The importance of this skill is huge in a society such as the current one, with the amount of information we receive at any given time and the capacity to fabricate fake news that surpasses the limits of the imaginable. Researching the source of the information we receive, asking critical questions about it, questioning its whys and wherefores and identifying its biases… these are just some of the strategies we must learn to use to develop this fundamental skill.


Creatividad e inteligencia artificial

Creativity can be defined in many ways: for Leonardo Da Vinci it was “seeing what everyone else has seen and thinking what no one else has thought of”, for Albert Einstein it was “intelligence having fun”, for J. K. Rowling it’s “imagining something that doesn’t yet exist and making it exist”, for Van Gogh it was “his way of sharing his love of life”, for Steve Jobs it was “the ability to connect things that became obvious after a while”, something similar to what Picasso suggested when he said “inspiration exists, but it has to find you working”, while for Maya Angelou it was “a mischief that can’t be locked up”. These definitions suggest that creativity stems from a combination of curiosity, imagination, passion and practice.

In a more orthodox definition, we could say that creativity is the ability to generate new and useful ideas or combine and transform existing ideas to produce something original and valuable. Although it’s often associated with art, creativity can manifest itself in different walks of life: for example, in science it’s a fundamental skill and in the world of business and entrepreneurship it’s crucial for developing new products that meet a market need. And, of course, all of us in our daily lives sometimes need creative solutions for the most mundane and everyday problems.

Another (very harmful) preconception associated with creativity is that you have to be born with it. Creativity, like almost everything else, can be developed through education. Greater curiosity, experimentation and careful observation of the world around us are some of the activities that can help us to foster this skill.

Creativity comes from a combination of curiosity, imagination, passion and practice.

Self-awareness, emotional regulation and empathy

This is the triad of skills that make up emotional intelligence. Self-awareness is the ability to understand our own feelings, thoughts, strengths and weaknesses. It enables us to recognise how our actions affect others and helps us to make informed and conscious decisions. Emotional regulation is the ability to control and regulate our emotions and empathy refers to our ability to understand and feel the emotions and perspectives of others. Put yourself in their shoes and walk in them.

In this new information society, one that’s more polarised, diverse, complex and changing than any that have come before it, empathy is a crucial skill that enables us to understand and respect cultural and social differences, while it’s also essential for conflict resolution, as it facilitates the search for equitable and satisfactory solutions for all.

Educating people to empathise from childhood onwards is crucial in achieving a more just, equitable and compassionate society.

Educating people to empathise from childhood is crucial to achieving a more just, equitable and compassionate society.

Passion and perseverance

Before inventing the electric light bulb, the inventor Thomas Edison had to perform more than 1,000 experiments that didn’t achieve the desired result, Meryl Streep, one of the most renowned actresses and award-winners in the history of cinema, was rejected several times before achieving success (the same as what had happened before her to another of the great actresses, Katharine Hepburn), J. K. Rowling had to listen to several “noes” before seeing the publication of the first book in the saga that made her a legend, President Lincoln sportingly accepted several political failures before being elected President, while, speaking of sports, Michael Jordan, a living basketball legend, was left out of the team at high school.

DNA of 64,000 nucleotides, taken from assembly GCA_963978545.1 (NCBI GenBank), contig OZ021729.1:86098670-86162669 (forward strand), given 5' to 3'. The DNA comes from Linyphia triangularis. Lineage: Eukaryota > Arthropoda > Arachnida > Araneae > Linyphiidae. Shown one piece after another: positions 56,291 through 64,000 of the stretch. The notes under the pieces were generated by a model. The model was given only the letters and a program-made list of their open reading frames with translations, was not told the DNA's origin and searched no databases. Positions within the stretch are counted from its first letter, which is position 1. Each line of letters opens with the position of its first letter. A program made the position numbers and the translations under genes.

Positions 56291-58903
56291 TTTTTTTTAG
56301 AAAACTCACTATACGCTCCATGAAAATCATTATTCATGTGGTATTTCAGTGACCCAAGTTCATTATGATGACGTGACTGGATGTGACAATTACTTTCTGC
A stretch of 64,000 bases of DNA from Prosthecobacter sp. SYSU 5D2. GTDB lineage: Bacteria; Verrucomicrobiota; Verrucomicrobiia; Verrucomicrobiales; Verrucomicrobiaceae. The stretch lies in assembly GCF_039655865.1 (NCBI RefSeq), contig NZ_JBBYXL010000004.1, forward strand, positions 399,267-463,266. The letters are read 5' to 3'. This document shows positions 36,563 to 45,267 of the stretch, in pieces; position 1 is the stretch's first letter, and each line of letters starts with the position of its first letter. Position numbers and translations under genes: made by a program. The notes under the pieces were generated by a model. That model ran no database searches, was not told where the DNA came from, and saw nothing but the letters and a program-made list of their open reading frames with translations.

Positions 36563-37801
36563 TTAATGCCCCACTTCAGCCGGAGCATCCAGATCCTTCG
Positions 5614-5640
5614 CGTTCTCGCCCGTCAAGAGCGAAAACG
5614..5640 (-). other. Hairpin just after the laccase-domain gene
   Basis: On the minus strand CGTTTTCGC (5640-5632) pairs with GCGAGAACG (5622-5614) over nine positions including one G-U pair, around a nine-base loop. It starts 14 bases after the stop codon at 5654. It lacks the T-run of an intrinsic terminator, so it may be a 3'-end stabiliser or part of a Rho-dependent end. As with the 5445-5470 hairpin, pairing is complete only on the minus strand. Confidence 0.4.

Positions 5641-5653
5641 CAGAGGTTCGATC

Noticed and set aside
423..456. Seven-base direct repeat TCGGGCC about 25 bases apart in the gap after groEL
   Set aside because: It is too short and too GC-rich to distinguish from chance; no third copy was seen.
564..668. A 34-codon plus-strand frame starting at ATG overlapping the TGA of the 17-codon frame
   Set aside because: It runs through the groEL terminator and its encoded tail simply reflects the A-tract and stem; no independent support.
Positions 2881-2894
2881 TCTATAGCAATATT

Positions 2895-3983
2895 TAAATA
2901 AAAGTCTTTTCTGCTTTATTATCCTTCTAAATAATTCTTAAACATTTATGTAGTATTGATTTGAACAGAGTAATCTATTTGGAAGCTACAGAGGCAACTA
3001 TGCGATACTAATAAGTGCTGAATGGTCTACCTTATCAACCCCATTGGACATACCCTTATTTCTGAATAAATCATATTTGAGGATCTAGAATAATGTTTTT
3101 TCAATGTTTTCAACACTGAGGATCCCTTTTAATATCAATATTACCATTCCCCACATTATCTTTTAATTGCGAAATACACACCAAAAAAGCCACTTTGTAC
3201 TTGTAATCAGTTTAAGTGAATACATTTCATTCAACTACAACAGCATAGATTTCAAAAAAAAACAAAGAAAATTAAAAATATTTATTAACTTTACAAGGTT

By the above we mean that perseverance, which is inextricably linked to a passion for what one does, is an absolutely essential skill for the achievement of our goals and, in an increasingly competitive and complex world, it’s also essential to function in the society of the 21st century.

In her book titled Grit: The Power of Passion and Perseverance, Angela Duckworth, a professor of psychology at the University of Pennsylvania and one of the foremost scholars on the subject, writes that she found during her research that perseverance and passion are even more important than intelligence or talent when it comes to determining long-term success. In this regard, Duckworth also studied the importance of the so-called growth mindset (the belief that skills and abilities can develop over time and that they aren’t something immutable and innate).

A New Education

These are just four, but we can list many more: teamwork, communication, cognitive flexibility… they aren’t new, but they’re critical in the 21st century, and they’ll continue to be so in the overcoming of its challenges. The world needs critical, creative, persevering, passionate, flexible and empathetic people. Education systems must therefore introduce the learning of these competences to the same degree as cognitive skills. Just as the Industrial Revolution led to the emergence of a kind of education which, with very few variations, has endured to the present day, the technological revolution must facilitate a substantially different type, one that’s more focused on the individual needs of all students, thus helping them to foster the qualities that make them essentially human.